There’s another way that Thrawn can be defeated. He relies on intelligence, strategy, and knowledge: he studies his foes and uses his cultural and military expertise to make his conclusions. But there are things that are beyond his reach. We know that the Force is one of them — he’s not entirely sure what to make of it, though he’s not intimidated either. Are there other things that can evade Thrawn’s understanding?
I think so. One of the things we’ve been wondering this whole time is whether Thrawn would end up inadvertently creating the Rebel Alliance instead of destroying it. Like Tarkin, Thrawn has some sense of what sort of moral heroism drives the Rebellion and what separates their cause from a normal insurrection. But it’s entirely possible Thrawn underestimates what’s really being set in motion, and I think it’s possible the excessively cerebral Thrawn will — bear with me — entirely underestimate the emotive value of resistance and rebellion. It sounds cheesy and cliché, and I think that if the writers take this route they’ll have to do so carefully, but I think Thrawn may well push the Rebels too far and create the Rebellion.
The final thing is, the Rebels don’t have to win in terms of getting an unqualified victory against Thrawn. We know Scarif is sort of their first major victory as the Rebel Alliance. I’ve already said that merely frustrating Thrawn’s goals is enough — but if Thrawn’s goals are frustrated while at the same time the mortal danger he puts the Rebellion in helps the Alliance coalesce? Well — there we go.
One thing’s for sure — I hope Thrawn has some role to play with the Saw/Mothma divide that’s to come. Perhaps it’s Thrawn who sees the division and drives them apart (call it a reverse Bel Iblis), but it’s not enough to splinter the whole Rebellion — and takes us into Rogue One. That’d be interesting. At the end of the day, I think Thrawn is a villain that evades easy characterization and simple answers. The standard calculus of winning/losing doesn’t apply with him, nor should it. I like the idea of mixed victories and defeats with this character.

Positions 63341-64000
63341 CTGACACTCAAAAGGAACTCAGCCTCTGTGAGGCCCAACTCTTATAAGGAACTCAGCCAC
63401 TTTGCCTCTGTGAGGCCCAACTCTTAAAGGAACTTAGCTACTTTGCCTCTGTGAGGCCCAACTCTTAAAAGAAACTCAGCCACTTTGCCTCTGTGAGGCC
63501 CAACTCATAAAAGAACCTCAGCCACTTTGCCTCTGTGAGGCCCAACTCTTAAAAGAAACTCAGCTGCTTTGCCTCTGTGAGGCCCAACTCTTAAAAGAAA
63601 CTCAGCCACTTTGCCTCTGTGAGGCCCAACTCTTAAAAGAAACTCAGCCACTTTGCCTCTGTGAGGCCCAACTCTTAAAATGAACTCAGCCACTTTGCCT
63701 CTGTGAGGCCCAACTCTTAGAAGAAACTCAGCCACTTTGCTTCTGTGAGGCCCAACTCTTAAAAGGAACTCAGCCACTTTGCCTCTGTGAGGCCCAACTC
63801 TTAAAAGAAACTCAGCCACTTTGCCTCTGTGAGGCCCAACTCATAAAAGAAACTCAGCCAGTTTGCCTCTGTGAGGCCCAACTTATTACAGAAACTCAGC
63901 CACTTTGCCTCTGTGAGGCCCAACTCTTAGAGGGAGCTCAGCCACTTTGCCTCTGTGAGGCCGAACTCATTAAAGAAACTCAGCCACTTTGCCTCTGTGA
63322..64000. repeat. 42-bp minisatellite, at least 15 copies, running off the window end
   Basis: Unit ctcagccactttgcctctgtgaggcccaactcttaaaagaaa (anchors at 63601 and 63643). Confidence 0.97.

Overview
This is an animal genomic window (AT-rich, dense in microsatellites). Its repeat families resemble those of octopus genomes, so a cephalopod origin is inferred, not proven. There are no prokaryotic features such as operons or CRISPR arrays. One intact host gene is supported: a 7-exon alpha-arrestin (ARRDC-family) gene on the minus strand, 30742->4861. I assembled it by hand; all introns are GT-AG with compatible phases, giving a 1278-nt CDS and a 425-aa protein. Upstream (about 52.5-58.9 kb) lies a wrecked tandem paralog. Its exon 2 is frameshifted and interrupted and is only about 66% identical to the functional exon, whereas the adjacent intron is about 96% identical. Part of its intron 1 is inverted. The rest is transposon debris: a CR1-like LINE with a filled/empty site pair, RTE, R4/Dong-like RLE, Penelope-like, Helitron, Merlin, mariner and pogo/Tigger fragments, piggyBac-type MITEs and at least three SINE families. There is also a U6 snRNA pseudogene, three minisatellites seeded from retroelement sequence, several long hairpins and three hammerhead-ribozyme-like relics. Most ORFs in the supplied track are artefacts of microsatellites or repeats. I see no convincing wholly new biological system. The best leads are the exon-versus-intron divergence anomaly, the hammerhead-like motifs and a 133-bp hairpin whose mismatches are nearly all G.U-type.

2 thoughts to “Rebels Revisited: But Was it Artistically Done?”
Good article, I agree that Thrawn in Rebels is kinda limited in scope and scale, and if Rebels Seaon 4 gets a increase in budget perhaps they can show Thrawn do more Thrawn like things. My main hope is that Thrawn lives post Rebels as a show and is able to continue to be explored in other medians…Comics…Books…Movies (Maybe…Please…Please…Please.) But yeah I don’t think it’s super hard to get Thrawn wrong the same way you can do it with say…Quinlan Vos or maybe Mara Jade. But for what we have, I am pleased and I hope to see more
I just re-read the Thrawn trilogy, and one of the things that I noted was how often in “Dark Force Rising” Thrawn just flat out makes mistakes. The biggest one is how he misreads the situation with Leia and the Noghri – which leads to his own downfall. He was not always right – but what he did well was knowing how to hedge his bets and also when to withdraw.
Thrawn in Rebels is just as fallible as the Thrawn in the books was — but not as infallible as the Thrawn legend would make him out to be. Moreover, in the show they do a good job of demonstrating a focus on planning, willing to sacrifice a piece or two for a larger goal. While not as sophisticated as I’d want him to be – for the medium this was a fantastic way of demonstrating the core of the character.